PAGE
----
Synopsis: The autobiography of Waris Dirie (Liya Kebede), a Somalian nomad circumcised at 3, sold in marriage at 13, fled from Africa a while later to become finally an American supermodel and is now at the age of 38, the UN spokeswoman against circumcision.
Remarkable life gets skin deep treatment.
It is a disheartening but common cinematic occurrence: sometimes the most extraordinary of lives make for the most mundane of biopics. That’s the unfortunate conclusion to be drawn once more from Desert Flower, German filmmaker Sherry Horman’s adaptation of the best-selling 1998 autobiography of Somalian supermodel Waris Dirie.
Born to nomads, Waris was the subject of female genital mutilation at the age of 3, before fleeing her family at the age of 13 after her father sold her to an older man who planned to make the adolescent girl his fourth wife. She survived the trek to Mogadishu, Somalia’s capital, and ended up in London as a servant to wealthy relatives, before enduring homelessness and illegal immigrant status until she was discovered by a leading fashion photographer.
Fiction would not permit such an incredible life story, but by the same measure the biopic does not allow for the subtlety or contemplation that invention might bestow. Beginning with the literal shot of a flower in the desert, the film clearly sets out to make Waris’ life a triumph against adversity, even if that means ignoring contradictions that should be addressed.
Much of the film is set in London, in a vaguely depicted mid to late 1980s, with Waris (played by Ethiopian model Liya Kebede in her screen debut) as an innocent naïf, drifting past the flagrantly outfitted extras – punks! prostitutes! – as she scours bins and eventually befriends a flighty retail assistant, Marylin (Sally Hawkins). The actress is the first of several accomplished English character actors, including Timothy Spall as a celebrated photographer and Juliet Stevenson as a fashion booker, who fill the space around Kebede’s under-directed, solemn performance with florid reworkings of their signature traits.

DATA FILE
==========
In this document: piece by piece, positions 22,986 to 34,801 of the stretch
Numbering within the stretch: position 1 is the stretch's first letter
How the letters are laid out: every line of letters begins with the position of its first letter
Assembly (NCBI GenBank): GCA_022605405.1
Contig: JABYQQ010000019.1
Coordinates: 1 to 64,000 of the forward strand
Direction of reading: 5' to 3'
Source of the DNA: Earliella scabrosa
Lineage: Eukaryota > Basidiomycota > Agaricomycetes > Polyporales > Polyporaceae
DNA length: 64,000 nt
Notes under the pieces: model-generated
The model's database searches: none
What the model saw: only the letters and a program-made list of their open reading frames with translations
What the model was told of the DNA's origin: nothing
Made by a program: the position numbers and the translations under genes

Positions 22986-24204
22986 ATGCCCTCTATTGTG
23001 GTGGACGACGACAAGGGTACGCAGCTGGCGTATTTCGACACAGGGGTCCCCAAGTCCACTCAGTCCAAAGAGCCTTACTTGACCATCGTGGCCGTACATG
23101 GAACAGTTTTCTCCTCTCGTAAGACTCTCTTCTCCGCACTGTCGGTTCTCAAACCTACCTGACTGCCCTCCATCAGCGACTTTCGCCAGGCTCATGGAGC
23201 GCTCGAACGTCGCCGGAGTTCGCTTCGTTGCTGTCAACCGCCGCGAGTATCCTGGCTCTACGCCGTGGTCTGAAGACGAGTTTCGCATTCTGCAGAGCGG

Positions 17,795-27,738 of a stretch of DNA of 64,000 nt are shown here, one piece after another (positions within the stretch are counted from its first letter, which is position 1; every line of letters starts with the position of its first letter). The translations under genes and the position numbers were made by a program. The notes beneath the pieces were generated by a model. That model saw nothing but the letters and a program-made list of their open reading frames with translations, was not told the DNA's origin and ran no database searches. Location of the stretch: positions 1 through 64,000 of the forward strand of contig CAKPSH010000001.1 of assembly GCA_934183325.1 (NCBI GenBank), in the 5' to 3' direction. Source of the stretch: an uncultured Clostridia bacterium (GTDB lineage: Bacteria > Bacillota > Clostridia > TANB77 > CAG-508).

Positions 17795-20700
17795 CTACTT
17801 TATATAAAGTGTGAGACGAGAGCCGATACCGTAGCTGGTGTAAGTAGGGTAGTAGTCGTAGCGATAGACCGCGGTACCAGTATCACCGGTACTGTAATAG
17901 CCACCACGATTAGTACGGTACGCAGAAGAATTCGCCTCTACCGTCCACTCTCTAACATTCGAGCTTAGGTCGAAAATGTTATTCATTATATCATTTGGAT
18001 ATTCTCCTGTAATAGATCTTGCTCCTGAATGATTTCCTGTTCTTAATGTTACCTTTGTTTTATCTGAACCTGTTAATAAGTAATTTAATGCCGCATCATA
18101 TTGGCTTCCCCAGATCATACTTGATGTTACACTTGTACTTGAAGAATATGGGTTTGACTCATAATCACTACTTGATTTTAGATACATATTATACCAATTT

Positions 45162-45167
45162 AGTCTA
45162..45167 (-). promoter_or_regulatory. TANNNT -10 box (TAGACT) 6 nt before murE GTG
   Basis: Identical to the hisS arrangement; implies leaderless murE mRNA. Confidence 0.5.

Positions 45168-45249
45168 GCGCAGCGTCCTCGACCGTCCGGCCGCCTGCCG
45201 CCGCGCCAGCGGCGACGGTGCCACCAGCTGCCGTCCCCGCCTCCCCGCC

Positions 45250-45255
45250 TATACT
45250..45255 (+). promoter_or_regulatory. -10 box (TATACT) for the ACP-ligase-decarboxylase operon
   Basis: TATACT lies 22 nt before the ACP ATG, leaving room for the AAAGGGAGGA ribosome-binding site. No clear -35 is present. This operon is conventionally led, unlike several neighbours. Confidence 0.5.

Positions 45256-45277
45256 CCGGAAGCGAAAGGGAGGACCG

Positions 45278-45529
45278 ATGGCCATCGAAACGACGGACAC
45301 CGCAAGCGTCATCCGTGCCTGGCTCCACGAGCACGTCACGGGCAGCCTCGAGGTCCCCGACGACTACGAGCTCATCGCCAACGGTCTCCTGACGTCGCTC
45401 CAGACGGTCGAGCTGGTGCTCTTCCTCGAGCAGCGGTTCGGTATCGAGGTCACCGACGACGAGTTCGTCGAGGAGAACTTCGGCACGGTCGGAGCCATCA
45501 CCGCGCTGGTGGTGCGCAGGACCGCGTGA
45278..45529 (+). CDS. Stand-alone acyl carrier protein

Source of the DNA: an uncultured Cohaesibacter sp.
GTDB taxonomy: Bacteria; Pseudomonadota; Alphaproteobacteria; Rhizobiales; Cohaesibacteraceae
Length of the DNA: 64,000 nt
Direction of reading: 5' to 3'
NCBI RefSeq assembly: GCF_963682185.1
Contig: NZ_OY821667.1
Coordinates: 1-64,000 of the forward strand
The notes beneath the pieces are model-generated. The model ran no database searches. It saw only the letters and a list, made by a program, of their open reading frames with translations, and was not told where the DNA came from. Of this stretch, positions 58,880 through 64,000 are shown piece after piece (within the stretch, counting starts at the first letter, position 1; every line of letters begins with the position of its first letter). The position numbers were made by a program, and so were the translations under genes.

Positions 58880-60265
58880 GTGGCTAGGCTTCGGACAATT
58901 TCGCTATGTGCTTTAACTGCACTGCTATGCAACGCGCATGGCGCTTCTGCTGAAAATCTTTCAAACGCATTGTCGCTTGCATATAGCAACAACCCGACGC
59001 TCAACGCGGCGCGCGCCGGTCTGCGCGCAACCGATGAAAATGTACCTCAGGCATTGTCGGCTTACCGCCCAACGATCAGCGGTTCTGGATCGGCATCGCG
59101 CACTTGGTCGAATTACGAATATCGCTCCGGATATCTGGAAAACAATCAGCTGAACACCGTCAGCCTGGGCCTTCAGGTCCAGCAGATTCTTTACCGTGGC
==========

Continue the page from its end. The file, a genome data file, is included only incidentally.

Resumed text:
Flashbacks show us the 13-year-old Waris (Soraya Omar-Scego) who fled, and later the 3-year-old Waris (uncredited) who was taken to a female elder by her mother so that her external genitalia could be crudely and painfully cut away and her vagina essentially sown shut so as to preserve her for her future husband. “Only a cut woman is a good woman,” Waris tells Marylin, parroting what was drilled into her as a child. Slowly coming to terms with what happened to her, and deciding to build awareness about the act, is one of the few spines the picture hangs onto, as minor storylines otherwise flourish and fade – the fine American actor Anthony Mackie (The Hurt Locker) briefly appears as a New Yorker Waris runs into in London and then his hometown, but despite the actor’s calm assurance he can’t find a place in the narrative.
Desert Flower also places an uncomfortable emphasis on celebrating Waris’ professional success, even though the commercial exploitation of her beauty is just a less obvious form of commodification than her father selling her. She strides the catwalk in triumphant montages, but Horman isn’t responsive to the idea of one extreme world being exchanged for another, or how the capturing of her subject’s image might change her. The movie ticks off boxes and ends where it has always intended to: having Waris address the United Nations about the wrongs of female genital mutilation. Yet it cannot get past the simplest of outlooks, with Waris as victim, survivor or star; there’s little insight into who she really is.
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